Ok. So my question to you is who are you?  Are you the Lone Nut? Or are you a First Follower or maybe the second?  I’ve watched this video several times and I must confess…I am a lone nut.  While I don’t get up and dance like this guy did in a public arena, I do like to step out into the unknown and take chances.  This very personality trait resulted in my story.

Many of you who read this blog probably find yourself in a leadership role of some kind.  Even if you aren’t a school or district leader, you are definitely the leader of your classroom.  By taking some risks and stepping forth, you become a part of a movement of change.  Take note…the lone nut isn’t always popular.  Change can be threatening and downright scary, especially to folks who are the ones who tend to linger in the back of the crowd and never really feel comfortable joining in the dance.  What I’ve learned over the last 3 years of working with iPads, is that it is ok to embrace that lone nut role. I have apologized for myself and sat back and kept my dancing feet still, but after experiencing the ADE Institute in Austin, and being with approximately 400 other lone nuts, (or at the very least First Followers), I am stepping out and dancing in front of all of you.  (For the record, unlike the dancing guy in the video, I am fully clothed.)

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At my age, I find it a lot easier to speak my mind about what I believe is right and what I don’t.  We can not be awash in the flood of “Yes, but we’ve always done it this way.” If you simply add technology to what you are already doing, you will not get very far. We need lone nuts and their followers to create a movement that authentically brings technology into our classrooms.  We can courageously follow and encourage others to follow as well.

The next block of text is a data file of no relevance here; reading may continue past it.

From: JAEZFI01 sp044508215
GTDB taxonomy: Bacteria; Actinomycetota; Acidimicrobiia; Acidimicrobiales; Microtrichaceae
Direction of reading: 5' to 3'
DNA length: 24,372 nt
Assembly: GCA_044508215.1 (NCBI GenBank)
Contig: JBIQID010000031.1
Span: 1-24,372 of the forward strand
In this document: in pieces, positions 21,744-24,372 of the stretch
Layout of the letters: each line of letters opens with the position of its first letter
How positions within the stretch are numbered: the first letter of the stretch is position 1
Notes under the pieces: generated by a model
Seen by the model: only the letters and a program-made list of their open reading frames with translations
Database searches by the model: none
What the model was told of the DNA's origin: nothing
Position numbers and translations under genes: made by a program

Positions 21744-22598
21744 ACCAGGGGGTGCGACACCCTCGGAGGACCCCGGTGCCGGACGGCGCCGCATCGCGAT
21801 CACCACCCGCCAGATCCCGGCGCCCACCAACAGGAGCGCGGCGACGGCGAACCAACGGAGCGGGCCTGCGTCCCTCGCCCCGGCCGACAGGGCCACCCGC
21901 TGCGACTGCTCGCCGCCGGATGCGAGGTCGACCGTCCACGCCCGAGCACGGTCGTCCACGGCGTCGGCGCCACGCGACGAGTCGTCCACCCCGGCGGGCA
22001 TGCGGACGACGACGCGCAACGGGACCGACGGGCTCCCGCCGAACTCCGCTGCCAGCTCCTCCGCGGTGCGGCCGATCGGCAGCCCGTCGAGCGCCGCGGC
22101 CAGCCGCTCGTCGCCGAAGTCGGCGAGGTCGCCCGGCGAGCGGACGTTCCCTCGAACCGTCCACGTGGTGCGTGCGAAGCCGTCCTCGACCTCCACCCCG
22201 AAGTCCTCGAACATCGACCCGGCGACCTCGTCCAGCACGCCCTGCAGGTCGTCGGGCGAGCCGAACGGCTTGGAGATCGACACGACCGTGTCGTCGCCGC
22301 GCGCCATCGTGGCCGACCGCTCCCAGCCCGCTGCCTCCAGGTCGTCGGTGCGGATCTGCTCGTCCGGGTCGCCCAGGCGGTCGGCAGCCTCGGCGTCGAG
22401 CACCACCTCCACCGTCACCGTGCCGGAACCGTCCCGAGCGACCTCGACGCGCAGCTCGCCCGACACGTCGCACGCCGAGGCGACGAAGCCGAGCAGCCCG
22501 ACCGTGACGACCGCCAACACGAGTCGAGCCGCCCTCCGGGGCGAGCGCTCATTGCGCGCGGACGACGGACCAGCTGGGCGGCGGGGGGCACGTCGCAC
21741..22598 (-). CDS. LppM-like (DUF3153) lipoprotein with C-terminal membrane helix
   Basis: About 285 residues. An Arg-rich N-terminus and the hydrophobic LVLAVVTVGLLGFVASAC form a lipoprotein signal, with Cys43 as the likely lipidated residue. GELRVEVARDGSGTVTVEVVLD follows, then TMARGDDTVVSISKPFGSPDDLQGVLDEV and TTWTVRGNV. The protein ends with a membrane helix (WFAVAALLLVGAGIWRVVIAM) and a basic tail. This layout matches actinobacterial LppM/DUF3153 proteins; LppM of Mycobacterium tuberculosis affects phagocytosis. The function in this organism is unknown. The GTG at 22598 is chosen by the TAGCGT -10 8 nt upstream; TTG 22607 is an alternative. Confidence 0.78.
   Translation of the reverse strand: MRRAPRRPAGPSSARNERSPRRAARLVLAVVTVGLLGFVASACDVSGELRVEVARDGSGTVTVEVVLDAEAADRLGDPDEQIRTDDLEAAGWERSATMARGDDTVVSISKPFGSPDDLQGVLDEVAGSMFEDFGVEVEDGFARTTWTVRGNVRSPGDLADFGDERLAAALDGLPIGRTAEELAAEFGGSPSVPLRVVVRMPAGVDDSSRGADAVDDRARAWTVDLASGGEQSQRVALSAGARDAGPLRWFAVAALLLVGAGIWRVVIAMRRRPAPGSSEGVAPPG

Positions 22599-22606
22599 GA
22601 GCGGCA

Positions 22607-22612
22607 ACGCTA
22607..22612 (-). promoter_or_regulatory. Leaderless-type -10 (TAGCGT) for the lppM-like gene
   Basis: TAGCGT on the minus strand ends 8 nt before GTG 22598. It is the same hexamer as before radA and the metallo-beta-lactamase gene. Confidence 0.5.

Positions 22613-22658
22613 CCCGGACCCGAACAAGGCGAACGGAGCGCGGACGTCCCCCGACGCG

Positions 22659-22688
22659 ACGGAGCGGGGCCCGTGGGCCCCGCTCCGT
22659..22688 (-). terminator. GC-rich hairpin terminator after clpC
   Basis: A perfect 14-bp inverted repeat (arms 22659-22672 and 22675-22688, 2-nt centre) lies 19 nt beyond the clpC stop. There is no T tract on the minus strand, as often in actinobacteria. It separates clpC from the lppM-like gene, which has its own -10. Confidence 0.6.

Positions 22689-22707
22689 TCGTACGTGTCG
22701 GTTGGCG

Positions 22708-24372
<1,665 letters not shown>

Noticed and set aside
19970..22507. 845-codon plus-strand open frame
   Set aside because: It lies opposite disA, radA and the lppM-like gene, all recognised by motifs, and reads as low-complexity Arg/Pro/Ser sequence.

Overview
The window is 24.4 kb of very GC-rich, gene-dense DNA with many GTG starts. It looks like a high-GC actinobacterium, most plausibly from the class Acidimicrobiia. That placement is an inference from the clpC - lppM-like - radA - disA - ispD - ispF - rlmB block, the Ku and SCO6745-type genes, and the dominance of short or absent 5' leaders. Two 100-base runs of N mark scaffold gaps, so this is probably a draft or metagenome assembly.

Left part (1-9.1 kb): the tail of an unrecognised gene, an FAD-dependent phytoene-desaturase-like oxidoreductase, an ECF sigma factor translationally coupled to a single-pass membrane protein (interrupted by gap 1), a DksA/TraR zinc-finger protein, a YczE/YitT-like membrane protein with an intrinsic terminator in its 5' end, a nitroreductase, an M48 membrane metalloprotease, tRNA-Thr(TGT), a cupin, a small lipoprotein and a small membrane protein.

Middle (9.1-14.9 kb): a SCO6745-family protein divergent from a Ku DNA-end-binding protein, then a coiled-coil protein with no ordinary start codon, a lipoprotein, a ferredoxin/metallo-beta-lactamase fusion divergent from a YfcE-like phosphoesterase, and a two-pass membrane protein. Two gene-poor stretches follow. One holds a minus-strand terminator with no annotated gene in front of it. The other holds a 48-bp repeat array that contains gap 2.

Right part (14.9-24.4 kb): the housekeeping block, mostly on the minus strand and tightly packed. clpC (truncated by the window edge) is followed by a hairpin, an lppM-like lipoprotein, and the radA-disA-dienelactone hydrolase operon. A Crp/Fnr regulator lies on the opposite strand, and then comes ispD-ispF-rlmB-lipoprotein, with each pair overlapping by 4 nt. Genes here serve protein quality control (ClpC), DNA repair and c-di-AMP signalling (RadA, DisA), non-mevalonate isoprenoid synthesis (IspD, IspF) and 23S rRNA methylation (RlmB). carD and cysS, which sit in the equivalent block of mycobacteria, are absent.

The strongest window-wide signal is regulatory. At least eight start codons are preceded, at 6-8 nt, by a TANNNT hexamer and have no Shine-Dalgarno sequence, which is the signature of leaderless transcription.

My next lone nut step will be to jump all the way on the Personalized Learning plane.  Perhaps it will be more accurately stated that I am building that plane as I fly it…however, I have wonderful colleagues like Frannie and I’m certain that together we will not crash. I will be documenting that movement into personalized learning over this next school year.  I’ve already been trying some things but will be letting my freak flag fly in August.

So, I hope you will follow this lone nut into new adventures.  I go back to school in 11 days.  What do you say?  Wanna Dance?

Today we will do exciting new things.  Let’s get to it!

 

End of the Year Wrap Up

Waiting makes me restless. When I’m ready, I’m ready.-Reba McEntire

monster“Mrs. Meeuwse, my brain and my butt feel all jiggly.”…  And can’t we all relate to that? We have 7 days of school remaining and these kids are ready.  In fact, I’m not sure if the dinosaur drawing to the left is really a dinosaur or a portrait of me the last few days.  I may or may not be a little cranky…